Learning the Language of the Left
Once, for reasons I’m not going to explain here and now, I had the dubious pleasure of spending the night in a shelter: the Union Gospel Mission, to be exact.
It was a horrible, horrible low point in my life, and the Mission didn’t make it any better.
The Union Gospel Mission provides shelter for homeless men. It opens its doors sometime in the afternoon or evening, and those needing a warm meal and a place to stay slowly filter in from whatever hopeless place they’ve spent their day (the Mission kicks out its residents very early in the morning.)
Before dinner, all the residents were gathered together to hear a sermon. I had no problem with this. You’re going to give me a hot meal, a place to stay away from harsh weather and words of hope and encouragement? Win, win and win. I was too happy to attend.
I was wrong.
Rather than uplifting words of hope, the guest minister for the night spent over an hour screaming about the wages of sin, how we were all failures and were hell bound. We ate a half-warm meal in silence and reflection.
After dinner, it was time to prepare for bed. It was required that every man shower, brush his teeth and groom before being allotted a bedroll for the night. Great! Since we were all sleeping in one big room, how much more pleasant that everyone will be washed clean?
We were put into a line and filed past a cage, where a volunteer scowled at us and handed us each a cup of shampoo, some soap and a towel. Then, the line proceeded to the showers: two stalls with no doors or curtains. Each of us was forced to disrobe and to wash himself while all the other men watched. It was totally humiliating.
After we were all cleaned, we were given blankets and a rolled up mattress. Then we were allowed to find space on the floor to sleep for the night. Quickly, I found I was able to discern the “lifers” from those in transition, like myself. They had bought into their victimhood completely. And, like the dutiful sinners they were, they treated those of us with some shred of hope and dignity left like we were … evil. Men who hadn’t yet come to realize the complete and utter hopelessness of our lives. Who hadn’t submitted to the abject reality of our personal failures.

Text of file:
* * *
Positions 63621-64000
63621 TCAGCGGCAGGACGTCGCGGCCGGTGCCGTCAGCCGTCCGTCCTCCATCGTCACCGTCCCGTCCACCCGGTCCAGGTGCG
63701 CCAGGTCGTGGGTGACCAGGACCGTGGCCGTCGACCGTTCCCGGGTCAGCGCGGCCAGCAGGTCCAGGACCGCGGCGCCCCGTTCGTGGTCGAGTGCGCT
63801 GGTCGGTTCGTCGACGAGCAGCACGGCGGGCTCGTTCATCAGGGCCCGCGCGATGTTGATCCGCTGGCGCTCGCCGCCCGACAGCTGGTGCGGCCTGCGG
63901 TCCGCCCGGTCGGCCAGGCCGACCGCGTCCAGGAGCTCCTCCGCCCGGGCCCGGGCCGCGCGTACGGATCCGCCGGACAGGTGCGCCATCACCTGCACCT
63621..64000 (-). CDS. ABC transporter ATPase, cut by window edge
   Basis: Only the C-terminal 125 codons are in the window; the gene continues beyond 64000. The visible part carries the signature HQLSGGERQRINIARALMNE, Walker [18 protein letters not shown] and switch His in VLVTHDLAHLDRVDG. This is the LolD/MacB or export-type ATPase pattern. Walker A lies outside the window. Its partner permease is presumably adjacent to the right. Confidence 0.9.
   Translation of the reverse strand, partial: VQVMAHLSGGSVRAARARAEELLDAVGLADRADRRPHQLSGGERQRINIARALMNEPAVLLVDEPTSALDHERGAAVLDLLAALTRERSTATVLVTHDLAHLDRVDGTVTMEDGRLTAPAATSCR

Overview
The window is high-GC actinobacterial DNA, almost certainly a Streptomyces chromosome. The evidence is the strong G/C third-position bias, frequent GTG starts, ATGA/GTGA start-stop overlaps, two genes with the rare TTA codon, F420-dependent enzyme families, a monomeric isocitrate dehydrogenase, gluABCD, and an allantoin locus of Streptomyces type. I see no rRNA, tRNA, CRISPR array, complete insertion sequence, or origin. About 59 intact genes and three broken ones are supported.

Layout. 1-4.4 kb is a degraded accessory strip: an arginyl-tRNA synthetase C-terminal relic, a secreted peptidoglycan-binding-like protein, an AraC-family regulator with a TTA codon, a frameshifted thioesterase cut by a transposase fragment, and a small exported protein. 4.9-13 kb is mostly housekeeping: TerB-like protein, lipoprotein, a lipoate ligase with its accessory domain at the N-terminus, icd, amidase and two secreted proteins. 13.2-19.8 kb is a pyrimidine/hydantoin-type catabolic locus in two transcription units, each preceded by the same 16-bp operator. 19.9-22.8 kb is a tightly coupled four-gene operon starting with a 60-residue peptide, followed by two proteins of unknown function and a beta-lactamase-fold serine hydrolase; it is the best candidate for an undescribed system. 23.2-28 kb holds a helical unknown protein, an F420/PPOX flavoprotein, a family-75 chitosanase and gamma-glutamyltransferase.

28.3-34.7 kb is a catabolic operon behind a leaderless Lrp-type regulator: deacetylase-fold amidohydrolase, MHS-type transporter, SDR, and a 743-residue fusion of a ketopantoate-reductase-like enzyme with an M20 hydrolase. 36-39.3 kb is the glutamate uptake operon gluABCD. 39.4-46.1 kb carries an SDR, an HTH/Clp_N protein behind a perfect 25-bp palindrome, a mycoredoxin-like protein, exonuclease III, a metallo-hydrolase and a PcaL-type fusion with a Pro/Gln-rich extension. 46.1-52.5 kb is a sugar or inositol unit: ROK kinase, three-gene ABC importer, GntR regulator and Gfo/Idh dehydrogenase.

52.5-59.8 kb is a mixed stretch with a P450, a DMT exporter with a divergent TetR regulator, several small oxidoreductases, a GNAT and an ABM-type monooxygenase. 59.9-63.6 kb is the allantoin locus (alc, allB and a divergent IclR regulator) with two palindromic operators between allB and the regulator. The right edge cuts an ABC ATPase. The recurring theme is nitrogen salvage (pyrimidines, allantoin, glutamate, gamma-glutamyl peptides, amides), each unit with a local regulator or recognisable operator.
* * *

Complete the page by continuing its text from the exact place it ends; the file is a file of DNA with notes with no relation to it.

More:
Why am I telling you this? Because there’s a message here.
We, the conservatives, tend to spin a very negative campaign. “How’s that hopey, changey thing working for you?” “Libtards.” “Lazy welfare moms.”
I learned a truth the night I spent in the shelter: you can’t appeal to someone’s higher nature while simultaneously treating him like he doesn’t have one.
We conservatives are, rightfully, angry. This country has been moving in the wrong direction for a long time, and it’s not just Obama, Reid and Pelosi driving us there. It’s us.
We criticize Hollywood and pop culture for a degradation in traditional American morality. But who subsidizes Hollywood? We do. We smear the left with negative rhetoric but, in a country supposedly made up of mostly center right values, who elected Obama? We did.
It’s easy to sit back and talk about liberal elitists, but when the next words out of our mouths are “Obama zombies” and “stupid liberals,” how are we any less elite in our thinking?